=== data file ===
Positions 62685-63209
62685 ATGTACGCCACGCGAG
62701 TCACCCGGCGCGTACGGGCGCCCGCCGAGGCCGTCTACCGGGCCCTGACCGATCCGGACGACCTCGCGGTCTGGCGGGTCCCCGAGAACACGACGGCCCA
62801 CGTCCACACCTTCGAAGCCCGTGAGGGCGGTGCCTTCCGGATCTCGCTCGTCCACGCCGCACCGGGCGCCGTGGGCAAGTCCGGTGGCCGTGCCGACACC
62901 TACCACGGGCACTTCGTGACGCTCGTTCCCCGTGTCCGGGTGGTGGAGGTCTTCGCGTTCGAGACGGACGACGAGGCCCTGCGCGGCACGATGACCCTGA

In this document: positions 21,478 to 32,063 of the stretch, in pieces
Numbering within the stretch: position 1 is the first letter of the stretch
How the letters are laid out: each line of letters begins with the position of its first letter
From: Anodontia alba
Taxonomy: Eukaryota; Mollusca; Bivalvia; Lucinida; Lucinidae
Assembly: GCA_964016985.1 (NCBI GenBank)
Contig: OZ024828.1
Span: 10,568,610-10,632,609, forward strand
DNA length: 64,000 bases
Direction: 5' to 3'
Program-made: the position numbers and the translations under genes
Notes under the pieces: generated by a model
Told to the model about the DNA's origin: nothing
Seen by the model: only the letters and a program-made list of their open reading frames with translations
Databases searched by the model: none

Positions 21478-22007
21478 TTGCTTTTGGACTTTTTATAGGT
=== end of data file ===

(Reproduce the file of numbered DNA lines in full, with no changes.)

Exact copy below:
Positions 62685-63209
62685 ATGTACGCCACGCGAG
62701 TCACCCGGCGCGTACGGGCGCCCGCCGAGGCCGTCTACCGGGCCCTGACCGATCCGGACGACCTCGCGGTCTGGCGGGTCCCCGAGAACACGACGGCCCA
62801 CGTCCACACCTTCGAAGCCCGTGAGGGCGGTGCCTTCCGGATCTCGCTCGTCCACGCCGCACCGGGCGCCGTGGGCAAGTCCGGTGGCCGTGCCGACACC
62901 TACCACGGGCACTTCGTGACGCTCGTTCCCCGTGTCCGGGTGGTGGAGGTCTTCGCGTTCGAGACGGACGACGAGGCCCTGCGCGGCACGATGACCCTGA

In this document: positions 21,478 to 32,063 of the stretch, in pieces
Numbering within the stretch: position 1 is the first letter of the stretch
How the letters are laid out: each line of letters begins with the position of its first letter
From: Anodontia alba
Taxonomy: Eukaryota; Mollusca; Bivalvia; Lucinida; Lucinidae
Assembly: GCA_964016985.1 (NCBI GenBank)
Contig: OZ024828.1
Span: 10,568,610-10,632,609, forward strand
DNA length: 64,000 bases
Direction: 5' to 3'
Program-made: the position numbers and the translations under genes
Notes under the pieces: generated by a model
Told to the model about the DNA's origin: nothing
Seen by the model: only the letters and a program-made list of their open reading frames with translations
Databases searched by the model: none

Positions 21478-22007
21478 TTGCTTTTGGACTTTTTATAGGT